Flying taxis: what is being planned for cities in US, possibly in India later

In design for near future, what kind of aircraft will fly, how high and how far? A look at the plans, the challenges and possible solutions to these

Written by Nandagopal Rajan | New Delhi | Updated: September 4, 2018 8:09:19 am
Uber air Concept design shows skyports as vertical structures. Uber/Pickard Chilton/Arup

Even as the world wraps its brains around the concept of autonomous cars, ride sharing company Uber is pushing for short-trip air mobility services to start as early as 2023. It is bringing together a set of companies as part of its Uber Elevate programme that aims to decongest top cities by offering affordable aerial transportation options.

Launched in 2016, Uber Elevate has developed into a partnership of experienced aircraft manufacturers, real estate and technology companies and government agencies like NASA to create aircraft, infrastructure and SOPs for urban air mobility. The plan is to fly eVTOL (electric vertical takeoff and landing) aircraft on distances of around 100 km, at speeds between 150-200 mph and a cruising altitude of 1,000-2,000 feet on a single charge. Uber has announced that test flights for the Uber Air service will take place in Dallas-Fort Worth/Frisco Texas and Los Angeles in 2020, with commercial flights from 2023. Last week, it announced that one city from among India, Japan, Australia, France and Brazil will be picked as the third international destination for Uber Air flights.

Why fly

While surface transport has always been path-based, air mobility can be node-based with each node connected to any of the other nodes. Uber cites the examples of India, where a commute from CST to Mumbai airport or Gurgaon to Connaught Place would be reduced to 10 minutes, saving the users at least two hours every day. Uber’s estimate is that urban congestion costs India alone $22 billion a year.

Uber COO Barney Harford told The Indian Express: “Uber Air will be safe, reliable and, over time, cost-effective. We believe that the model we are developing will make it accessible for many with price points that line up with the cost of getting an Uber X. But that, he adds, will also depend on when the concept is able to “evolve from a piloted version to an autonomous one”.

Read | Uber AIR: Here is everything you need to know

The aircraft

Since helicopters can be costly, high-maintenance and noisy, Uber is looking at a new type of aircraft for the programme. It is hoping that partner companies such as Embraer, Bell, Boeing subsidiary Aurora Flight Sciences, Pipistrel Aircraft and Karem will be able to come up with a sustainable prototype of an eVTOL aircraft by 2020. This aircraft will be powered by battery, will take off and land vertically, and fly the said distance on a single charge. Eric Allison, Head of Aviation Programmes at Uber, says the hope is that they can catalyse the industry by working with many partners for the product and infrastructure at the same time.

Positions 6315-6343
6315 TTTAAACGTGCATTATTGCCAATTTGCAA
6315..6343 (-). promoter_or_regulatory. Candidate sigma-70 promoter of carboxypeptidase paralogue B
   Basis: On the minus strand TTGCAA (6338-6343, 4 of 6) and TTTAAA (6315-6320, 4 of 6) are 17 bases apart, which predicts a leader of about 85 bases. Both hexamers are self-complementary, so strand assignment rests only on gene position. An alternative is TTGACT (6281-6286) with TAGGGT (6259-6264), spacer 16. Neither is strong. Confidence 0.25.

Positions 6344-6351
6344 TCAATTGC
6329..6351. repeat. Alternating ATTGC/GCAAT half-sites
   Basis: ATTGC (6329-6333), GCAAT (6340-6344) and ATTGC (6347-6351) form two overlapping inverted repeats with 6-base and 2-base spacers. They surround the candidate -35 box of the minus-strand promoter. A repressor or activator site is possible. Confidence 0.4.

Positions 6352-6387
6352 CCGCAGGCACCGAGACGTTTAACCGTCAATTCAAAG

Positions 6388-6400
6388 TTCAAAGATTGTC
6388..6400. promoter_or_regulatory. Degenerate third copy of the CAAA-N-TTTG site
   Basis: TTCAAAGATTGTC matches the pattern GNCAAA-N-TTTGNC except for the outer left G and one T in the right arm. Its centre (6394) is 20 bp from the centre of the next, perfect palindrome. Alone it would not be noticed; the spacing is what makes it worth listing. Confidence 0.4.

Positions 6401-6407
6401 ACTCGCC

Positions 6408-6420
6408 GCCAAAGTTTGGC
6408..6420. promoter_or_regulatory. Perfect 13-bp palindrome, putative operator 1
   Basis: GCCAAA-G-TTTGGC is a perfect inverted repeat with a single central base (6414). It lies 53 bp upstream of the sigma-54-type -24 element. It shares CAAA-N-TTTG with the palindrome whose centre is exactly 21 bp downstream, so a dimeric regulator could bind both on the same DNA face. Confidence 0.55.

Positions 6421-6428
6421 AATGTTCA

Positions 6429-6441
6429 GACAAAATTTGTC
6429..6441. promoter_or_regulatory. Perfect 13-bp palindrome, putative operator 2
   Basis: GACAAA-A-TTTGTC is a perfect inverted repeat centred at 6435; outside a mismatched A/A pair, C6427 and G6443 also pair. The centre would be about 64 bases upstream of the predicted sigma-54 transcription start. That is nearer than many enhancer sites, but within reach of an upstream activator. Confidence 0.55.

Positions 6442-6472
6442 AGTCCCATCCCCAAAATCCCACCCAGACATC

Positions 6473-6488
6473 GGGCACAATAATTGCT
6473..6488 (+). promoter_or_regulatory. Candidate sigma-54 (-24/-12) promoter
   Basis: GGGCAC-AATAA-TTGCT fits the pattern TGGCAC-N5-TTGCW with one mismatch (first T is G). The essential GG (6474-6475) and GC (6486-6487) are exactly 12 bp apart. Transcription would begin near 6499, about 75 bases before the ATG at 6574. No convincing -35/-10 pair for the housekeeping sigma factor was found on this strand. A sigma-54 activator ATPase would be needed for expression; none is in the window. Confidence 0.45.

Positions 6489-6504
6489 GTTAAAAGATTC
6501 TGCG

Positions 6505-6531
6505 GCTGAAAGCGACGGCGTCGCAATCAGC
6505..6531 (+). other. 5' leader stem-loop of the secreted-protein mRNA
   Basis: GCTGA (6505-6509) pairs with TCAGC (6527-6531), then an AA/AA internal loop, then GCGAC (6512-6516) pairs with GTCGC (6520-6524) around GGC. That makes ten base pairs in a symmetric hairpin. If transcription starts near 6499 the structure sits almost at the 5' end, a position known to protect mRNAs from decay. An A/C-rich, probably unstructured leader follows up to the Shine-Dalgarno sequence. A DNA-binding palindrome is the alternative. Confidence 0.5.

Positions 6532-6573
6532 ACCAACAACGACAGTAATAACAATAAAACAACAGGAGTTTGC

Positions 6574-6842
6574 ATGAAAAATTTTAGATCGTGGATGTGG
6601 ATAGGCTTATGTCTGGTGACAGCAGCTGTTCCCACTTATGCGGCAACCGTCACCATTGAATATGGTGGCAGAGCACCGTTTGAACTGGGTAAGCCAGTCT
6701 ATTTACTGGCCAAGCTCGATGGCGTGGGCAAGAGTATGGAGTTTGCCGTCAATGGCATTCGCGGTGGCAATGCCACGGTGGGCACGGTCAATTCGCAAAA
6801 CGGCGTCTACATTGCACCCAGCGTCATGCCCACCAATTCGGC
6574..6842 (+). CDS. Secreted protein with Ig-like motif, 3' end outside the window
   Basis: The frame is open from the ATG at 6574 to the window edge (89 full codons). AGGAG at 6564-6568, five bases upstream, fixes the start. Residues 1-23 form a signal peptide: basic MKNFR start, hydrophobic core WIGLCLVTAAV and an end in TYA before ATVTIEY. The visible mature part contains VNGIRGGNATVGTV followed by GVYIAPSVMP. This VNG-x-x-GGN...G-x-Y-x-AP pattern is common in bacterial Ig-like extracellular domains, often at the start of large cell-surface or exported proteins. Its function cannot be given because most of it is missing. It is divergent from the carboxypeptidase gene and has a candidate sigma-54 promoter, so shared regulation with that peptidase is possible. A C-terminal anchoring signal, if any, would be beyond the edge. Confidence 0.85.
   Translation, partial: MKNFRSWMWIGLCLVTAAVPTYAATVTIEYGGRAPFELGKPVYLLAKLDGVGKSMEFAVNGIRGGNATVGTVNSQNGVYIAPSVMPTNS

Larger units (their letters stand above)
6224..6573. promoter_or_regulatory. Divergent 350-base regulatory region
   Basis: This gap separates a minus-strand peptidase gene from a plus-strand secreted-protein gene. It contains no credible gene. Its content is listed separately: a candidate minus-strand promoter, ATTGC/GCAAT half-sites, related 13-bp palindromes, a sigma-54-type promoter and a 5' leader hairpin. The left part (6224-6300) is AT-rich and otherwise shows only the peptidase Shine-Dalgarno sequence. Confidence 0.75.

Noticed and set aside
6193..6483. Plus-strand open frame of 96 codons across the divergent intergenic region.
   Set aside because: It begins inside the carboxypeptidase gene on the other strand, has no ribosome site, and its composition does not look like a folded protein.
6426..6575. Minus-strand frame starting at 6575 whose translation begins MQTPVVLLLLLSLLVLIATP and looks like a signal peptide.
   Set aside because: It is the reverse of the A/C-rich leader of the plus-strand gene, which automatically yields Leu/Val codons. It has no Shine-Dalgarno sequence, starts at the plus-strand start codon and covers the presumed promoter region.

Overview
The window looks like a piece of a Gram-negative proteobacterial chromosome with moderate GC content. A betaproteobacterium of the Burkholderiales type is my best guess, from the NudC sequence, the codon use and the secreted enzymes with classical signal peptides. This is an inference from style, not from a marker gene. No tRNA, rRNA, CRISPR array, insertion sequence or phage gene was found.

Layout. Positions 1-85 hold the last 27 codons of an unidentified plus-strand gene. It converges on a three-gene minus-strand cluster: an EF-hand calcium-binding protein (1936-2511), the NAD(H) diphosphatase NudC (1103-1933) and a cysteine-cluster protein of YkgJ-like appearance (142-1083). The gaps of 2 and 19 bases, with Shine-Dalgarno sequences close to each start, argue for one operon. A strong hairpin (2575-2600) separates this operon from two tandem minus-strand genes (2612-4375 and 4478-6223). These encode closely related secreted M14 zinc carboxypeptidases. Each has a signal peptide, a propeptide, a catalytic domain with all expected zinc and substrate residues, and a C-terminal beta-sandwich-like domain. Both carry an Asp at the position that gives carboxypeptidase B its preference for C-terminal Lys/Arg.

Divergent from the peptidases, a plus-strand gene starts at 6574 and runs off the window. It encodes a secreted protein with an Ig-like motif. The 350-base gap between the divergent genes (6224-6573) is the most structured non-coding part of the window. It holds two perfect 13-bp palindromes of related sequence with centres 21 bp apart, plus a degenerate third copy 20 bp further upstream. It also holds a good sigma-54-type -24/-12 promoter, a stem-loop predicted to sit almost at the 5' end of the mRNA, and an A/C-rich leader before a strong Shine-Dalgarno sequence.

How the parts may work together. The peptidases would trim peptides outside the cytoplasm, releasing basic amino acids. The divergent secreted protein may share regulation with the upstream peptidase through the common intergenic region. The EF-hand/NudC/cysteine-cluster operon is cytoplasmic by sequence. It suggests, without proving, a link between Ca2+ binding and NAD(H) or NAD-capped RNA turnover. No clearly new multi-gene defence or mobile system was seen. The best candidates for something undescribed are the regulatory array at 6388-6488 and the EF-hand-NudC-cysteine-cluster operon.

Challenges ahead

The type of aircraft itself has not been finalised – — it be a winged model, or something that works like a drone? Then there is the challenge around the battery, which should be able to sustain charge for 100 km. Allison accepts that the first aircraft could be hybrids because of the battery challenges. Then there are the skyports where the aircraft will take off and land as well as be charged and maintained. These have to be in central locations and that will have a huge cost implication. Uber is trying to tide over this by planning the skyports as vertical structures in contrast to traditional airports. Another hurdle will be convincing city administration and aviation authorities to clear the concept. For now, Uber is suggesting that the services will be restricted to an air corridor and won’t come in the way of other aircraft, especially since these are low-flying.

Read | Uber Air: India among five countries shortlisted for Uber’s air mobility concept

Cost of flying

In a market like India, if Uber Air takes off in the next decade or so, the prices might still be prohibitive for the masses. But Allison says even if there’s a smaller percentage of people that are able to afford it at a certain price point, it still can be a very large absolute number (in India). Uber’s projections show that with enough scale, Uber Air could gradually cost less than car ownership.

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